'Trapped' director reflects on 'lasting impression' of stories of women seeking abortion, 'real courage' of providers
June 29, 2016 — In an opinion piece for the Washington Post's "PostEverything," Dawn Porter, director of "Trapped," a documentary about the effects of antiabortion-rights legislation, reflects on her experience "documenting the struggle of the clinics to comply with" targeted regulations of abortion provider (TRAP) laws.
Porter notes that when she first visited an abortion clinic in Mississippi in 2012, she "wasn't aware that abortion clinics across America were struggling to stay open -- fighting a losing battle against laws enacted by anti-choice governments." Upon learning that there was just one clinic operating "in the entire state," she decided to make a documentary focusing on clinics' struggles to remain open in Alabama, Mississippi and Texas. "One of those clinics, Whole Women's Health, brought the case that the Supreme Court ruled on Monday morning, overturning the restrictions there for placing unconstitutional obstacles for women seeking abortions," Porter writes, sharing her positive and emotional reaction upon hearing the news of the ruling.
According to Porter, "Making a film about abortion triggered every emotion possible for me." She recalls hearing stories from women unable to afford to care for another child; "[l]istening to white protesters tell me that as a black woman, I am a disgrace to my race for being pro-choice"; and "[w]alking through lines of angry men shouting at me to repent." The experiences "made me wonder how we got here," Porter writes, adding, "The answer is a coordinated political campaign. And it is one we should study."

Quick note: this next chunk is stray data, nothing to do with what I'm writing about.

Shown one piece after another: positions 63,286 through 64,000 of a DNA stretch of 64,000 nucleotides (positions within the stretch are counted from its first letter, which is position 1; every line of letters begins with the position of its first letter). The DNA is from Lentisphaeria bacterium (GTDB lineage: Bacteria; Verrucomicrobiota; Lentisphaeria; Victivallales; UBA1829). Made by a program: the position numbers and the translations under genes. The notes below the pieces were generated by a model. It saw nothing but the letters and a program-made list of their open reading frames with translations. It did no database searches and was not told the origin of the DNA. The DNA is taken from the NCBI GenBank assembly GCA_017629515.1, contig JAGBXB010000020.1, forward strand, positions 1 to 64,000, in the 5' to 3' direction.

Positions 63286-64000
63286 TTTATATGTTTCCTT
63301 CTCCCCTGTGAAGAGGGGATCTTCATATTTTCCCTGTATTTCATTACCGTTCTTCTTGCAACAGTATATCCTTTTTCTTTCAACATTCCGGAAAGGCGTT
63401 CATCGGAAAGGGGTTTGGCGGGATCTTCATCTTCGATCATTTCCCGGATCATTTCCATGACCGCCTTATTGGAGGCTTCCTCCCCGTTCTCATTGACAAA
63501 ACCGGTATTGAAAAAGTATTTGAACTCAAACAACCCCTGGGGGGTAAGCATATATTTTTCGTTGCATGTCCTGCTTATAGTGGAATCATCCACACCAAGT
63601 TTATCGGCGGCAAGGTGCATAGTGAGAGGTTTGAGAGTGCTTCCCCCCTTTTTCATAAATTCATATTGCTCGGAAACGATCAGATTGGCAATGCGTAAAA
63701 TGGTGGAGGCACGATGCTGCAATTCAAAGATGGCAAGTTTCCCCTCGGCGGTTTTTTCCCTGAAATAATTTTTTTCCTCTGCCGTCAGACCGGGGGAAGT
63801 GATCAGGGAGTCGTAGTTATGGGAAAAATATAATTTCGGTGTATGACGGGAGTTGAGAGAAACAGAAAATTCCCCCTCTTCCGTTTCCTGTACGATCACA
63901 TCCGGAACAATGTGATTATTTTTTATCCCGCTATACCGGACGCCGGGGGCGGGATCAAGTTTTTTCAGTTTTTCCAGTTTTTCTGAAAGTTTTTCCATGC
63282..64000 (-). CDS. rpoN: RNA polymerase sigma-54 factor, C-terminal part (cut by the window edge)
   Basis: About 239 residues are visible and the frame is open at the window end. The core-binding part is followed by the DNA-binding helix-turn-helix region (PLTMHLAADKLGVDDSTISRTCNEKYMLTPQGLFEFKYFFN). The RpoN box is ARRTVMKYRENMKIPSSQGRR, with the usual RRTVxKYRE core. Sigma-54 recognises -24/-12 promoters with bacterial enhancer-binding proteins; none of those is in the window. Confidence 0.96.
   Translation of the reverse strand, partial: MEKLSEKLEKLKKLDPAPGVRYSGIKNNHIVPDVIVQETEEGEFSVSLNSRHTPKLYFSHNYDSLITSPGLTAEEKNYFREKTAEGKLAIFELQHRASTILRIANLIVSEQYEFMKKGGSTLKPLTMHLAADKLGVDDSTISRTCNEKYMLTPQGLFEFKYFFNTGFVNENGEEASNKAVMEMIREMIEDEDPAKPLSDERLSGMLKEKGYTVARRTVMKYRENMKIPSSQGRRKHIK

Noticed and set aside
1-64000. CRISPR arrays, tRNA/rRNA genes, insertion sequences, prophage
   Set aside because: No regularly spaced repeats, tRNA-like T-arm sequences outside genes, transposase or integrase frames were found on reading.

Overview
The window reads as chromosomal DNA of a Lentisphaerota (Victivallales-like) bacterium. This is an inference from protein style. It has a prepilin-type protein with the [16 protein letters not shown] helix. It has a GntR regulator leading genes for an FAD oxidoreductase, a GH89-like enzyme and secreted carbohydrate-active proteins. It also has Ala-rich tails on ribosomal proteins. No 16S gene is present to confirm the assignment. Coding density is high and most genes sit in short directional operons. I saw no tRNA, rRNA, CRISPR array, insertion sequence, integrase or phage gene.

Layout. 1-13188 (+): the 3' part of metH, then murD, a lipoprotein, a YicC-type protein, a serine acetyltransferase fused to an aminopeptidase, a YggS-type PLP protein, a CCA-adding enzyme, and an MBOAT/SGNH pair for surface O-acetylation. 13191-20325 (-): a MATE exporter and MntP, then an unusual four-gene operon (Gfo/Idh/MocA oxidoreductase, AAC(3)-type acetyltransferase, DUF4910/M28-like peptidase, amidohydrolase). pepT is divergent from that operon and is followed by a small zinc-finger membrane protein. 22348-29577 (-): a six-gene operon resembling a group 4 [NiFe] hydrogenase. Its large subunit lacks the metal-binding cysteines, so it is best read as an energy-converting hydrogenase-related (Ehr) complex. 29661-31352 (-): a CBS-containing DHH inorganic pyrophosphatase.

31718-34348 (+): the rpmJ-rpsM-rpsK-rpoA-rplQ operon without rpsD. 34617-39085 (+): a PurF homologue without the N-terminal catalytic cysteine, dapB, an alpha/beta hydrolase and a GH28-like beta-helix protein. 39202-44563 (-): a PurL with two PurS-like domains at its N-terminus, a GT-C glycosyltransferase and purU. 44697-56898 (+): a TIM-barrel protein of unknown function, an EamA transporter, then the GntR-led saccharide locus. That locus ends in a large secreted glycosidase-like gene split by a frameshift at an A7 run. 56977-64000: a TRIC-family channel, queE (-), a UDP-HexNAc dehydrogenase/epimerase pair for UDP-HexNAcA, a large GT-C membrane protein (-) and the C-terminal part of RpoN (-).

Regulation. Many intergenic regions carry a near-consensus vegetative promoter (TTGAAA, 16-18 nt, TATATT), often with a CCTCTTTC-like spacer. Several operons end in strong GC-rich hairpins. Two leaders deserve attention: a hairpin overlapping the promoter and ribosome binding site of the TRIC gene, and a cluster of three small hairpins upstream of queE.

Porter writes that state lawmakers, for example, claimed that the Texas law (HB 2), which was based on antiabortion-rights model legislation, "was passed to protect women's health and safety." However, according to Porter, evidence shows that abortion is a very safe medical procedure and that "the far greater danger to women's health was the dramatic closure of abortion clinics."
Porter explains that Whole Women's Health, the only clinic in McAllen, Texas, "shut down twice [under HB 2] before the Supreme Court granted an emergency stay allowing the clinic to resume seeing patients." The clinic's operator told Porter that "she received calls from women desperate for an abortion," including one who "listed the contents in her medicine cabinet, asking if the clinic could tell her how to self-abort." Porter cites a study showing that between 100,000 and 240,000 women in the state have tried to self-induce an abortion.
Porter discusses the "lasting impression" left on her by the stories she heard. She recalls "[t]he women who told me they sold their possessions to afford an abortion; the 11-year-old the clinic suspected was a victim of incest; the 13-year-old who was gang-raped and traveled hundreds of miles for an abortion only to be turned away because the clinic did not have a nurse to put her to sleep during the procedure."
Porter states, "Through it all, the clinic workers continue to field death threats, receive packages with suspicious powders and check under their cars for bombs." She reflects, "I've seen what real courage looks like," pointing to "the abortion providers, doctors, clinic owners and caring and dedicated support staff at clinics across America [who] refuse to give up despite an incredibly hostile environment." She concludes, "Their determination and resilience even in the face of very real danger is something I will always remember" (Porter, "PostEverything," Washington Post, 6/29).